Italy's central bank sees even steeper decline for economy
Italy is heading for an even more severe economic downturn than previously forecast, and will contract by 1.9 percent this year, the country's central bank said on Wednesday.
In its July bulletin, the Bank of Italy downgraded its 2013 outlook for the country, forecasting a contraction of 1.9 percent, after projecting a 1 percent slump in January. The Italian economy shrunk by 2.4 percent in 2012.
The bank attributed its downgrade to weaker-than-expected economic activity in the first half of the year, following a slowdown in international trade and continued tensions in the credit market.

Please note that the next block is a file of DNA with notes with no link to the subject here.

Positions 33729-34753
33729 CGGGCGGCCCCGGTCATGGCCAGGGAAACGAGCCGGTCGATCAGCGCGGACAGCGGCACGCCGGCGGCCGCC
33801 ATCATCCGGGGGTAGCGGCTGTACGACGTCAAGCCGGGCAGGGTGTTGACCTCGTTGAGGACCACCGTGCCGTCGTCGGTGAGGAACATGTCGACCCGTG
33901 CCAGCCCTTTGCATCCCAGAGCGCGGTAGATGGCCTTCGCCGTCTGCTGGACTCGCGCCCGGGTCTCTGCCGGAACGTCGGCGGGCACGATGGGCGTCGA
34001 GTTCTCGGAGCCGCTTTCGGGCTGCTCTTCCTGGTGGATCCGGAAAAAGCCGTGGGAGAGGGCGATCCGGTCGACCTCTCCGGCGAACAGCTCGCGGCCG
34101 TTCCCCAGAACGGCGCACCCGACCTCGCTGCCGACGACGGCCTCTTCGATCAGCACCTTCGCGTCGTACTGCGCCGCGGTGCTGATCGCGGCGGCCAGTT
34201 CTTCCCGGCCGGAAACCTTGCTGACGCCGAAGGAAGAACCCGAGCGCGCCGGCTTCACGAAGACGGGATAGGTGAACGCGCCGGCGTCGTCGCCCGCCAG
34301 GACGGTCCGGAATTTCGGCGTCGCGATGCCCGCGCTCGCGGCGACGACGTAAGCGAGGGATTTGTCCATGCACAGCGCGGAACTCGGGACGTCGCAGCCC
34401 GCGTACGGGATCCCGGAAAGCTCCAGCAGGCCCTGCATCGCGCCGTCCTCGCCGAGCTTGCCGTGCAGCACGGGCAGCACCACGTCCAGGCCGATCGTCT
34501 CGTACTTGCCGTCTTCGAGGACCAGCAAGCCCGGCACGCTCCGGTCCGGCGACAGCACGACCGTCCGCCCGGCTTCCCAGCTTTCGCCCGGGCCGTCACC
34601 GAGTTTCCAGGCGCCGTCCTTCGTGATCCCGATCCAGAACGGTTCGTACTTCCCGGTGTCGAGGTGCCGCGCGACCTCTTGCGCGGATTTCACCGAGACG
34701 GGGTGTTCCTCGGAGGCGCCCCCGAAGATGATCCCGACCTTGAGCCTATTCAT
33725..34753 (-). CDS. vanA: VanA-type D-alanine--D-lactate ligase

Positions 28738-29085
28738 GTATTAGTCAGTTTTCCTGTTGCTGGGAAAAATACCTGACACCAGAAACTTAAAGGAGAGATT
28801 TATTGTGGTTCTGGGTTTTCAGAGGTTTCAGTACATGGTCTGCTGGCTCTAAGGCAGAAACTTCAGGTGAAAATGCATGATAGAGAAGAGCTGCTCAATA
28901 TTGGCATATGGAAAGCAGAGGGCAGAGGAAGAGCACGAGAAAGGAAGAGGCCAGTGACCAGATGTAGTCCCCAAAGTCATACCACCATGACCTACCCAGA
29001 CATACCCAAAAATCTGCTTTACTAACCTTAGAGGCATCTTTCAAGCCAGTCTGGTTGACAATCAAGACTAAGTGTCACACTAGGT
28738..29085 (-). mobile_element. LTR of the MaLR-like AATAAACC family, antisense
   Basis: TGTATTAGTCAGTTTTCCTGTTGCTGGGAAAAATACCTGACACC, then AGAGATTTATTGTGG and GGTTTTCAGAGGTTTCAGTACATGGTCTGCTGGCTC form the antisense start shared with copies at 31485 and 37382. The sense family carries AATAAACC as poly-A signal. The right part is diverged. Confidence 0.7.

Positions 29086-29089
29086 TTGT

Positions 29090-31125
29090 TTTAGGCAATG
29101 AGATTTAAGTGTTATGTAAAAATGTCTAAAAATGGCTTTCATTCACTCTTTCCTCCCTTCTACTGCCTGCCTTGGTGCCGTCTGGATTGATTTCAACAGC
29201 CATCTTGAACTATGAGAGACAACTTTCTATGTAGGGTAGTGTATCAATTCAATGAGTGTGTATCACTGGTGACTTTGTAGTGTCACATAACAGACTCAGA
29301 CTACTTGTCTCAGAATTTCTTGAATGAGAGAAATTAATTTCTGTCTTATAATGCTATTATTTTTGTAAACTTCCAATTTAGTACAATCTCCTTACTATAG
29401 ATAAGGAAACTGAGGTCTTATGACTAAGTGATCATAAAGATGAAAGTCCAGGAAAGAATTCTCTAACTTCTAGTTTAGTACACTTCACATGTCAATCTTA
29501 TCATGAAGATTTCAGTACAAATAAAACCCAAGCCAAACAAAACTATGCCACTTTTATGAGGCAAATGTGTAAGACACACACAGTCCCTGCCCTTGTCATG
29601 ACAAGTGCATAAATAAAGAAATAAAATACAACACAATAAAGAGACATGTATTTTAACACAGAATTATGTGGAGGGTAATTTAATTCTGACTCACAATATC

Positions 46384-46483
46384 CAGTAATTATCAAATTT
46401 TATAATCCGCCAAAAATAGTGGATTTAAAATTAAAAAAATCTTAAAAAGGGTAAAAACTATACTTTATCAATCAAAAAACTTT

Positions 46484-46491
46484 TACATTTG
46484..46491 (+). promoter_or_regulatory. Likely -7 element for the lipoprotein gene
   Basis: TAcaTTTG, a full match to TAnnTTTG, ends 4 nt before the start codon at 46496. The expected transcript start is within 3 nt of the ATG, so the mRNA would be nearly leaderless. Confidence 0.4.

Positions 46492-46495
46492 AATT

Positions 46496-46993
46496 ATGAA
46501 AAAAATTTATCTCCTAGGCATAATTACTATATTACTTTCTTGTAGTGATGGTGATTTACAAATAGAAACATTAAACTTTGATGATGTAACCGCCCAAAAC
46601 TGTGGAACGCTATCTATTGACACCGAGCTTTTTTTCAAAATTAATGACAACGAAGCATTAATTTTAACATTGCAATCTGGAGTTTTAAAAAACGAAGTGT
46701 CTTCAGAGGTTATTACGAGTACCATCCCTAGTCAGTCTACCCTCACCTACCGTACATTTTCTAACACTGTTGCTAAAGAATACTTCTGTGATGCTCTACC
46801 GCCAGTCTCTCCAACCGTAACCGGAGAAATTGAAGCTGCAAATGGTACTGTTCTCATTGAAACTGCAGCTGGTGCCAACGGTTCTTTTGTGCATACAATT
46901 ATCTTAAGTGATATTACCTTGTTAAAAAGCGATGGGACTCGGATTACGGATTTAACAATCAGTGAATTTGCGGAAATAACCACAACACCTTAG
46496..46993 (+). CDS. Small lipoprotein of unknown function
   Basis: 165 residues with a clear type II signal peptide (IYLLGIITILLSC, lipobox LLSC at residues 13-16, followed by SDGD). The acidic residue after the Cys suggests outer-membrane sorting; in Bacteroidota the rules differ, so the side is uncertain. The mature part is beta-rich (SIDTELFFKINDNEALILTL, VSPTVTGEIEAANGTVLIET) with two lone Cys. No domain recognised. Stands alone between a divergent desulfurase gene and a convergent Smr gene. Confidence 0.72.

The move follows a downgrade from credit ratings agency Standard & Poor's, which earlier this month cut its rating on Italy's sovereign debt to BBB from BBB-plus, two notches above junk status.
Also on Wednesday, Italy's official statistics office revealed that poverty had surged across the country in 2012. It found that 12.7 percent of the population lived in relative poverty last year, compared to 11.1 percent in 2011. Plus, 6.8 percent lived in absolute poverty, a rise from 5.2 percent the year before.
—By CNBC's Katy Barnato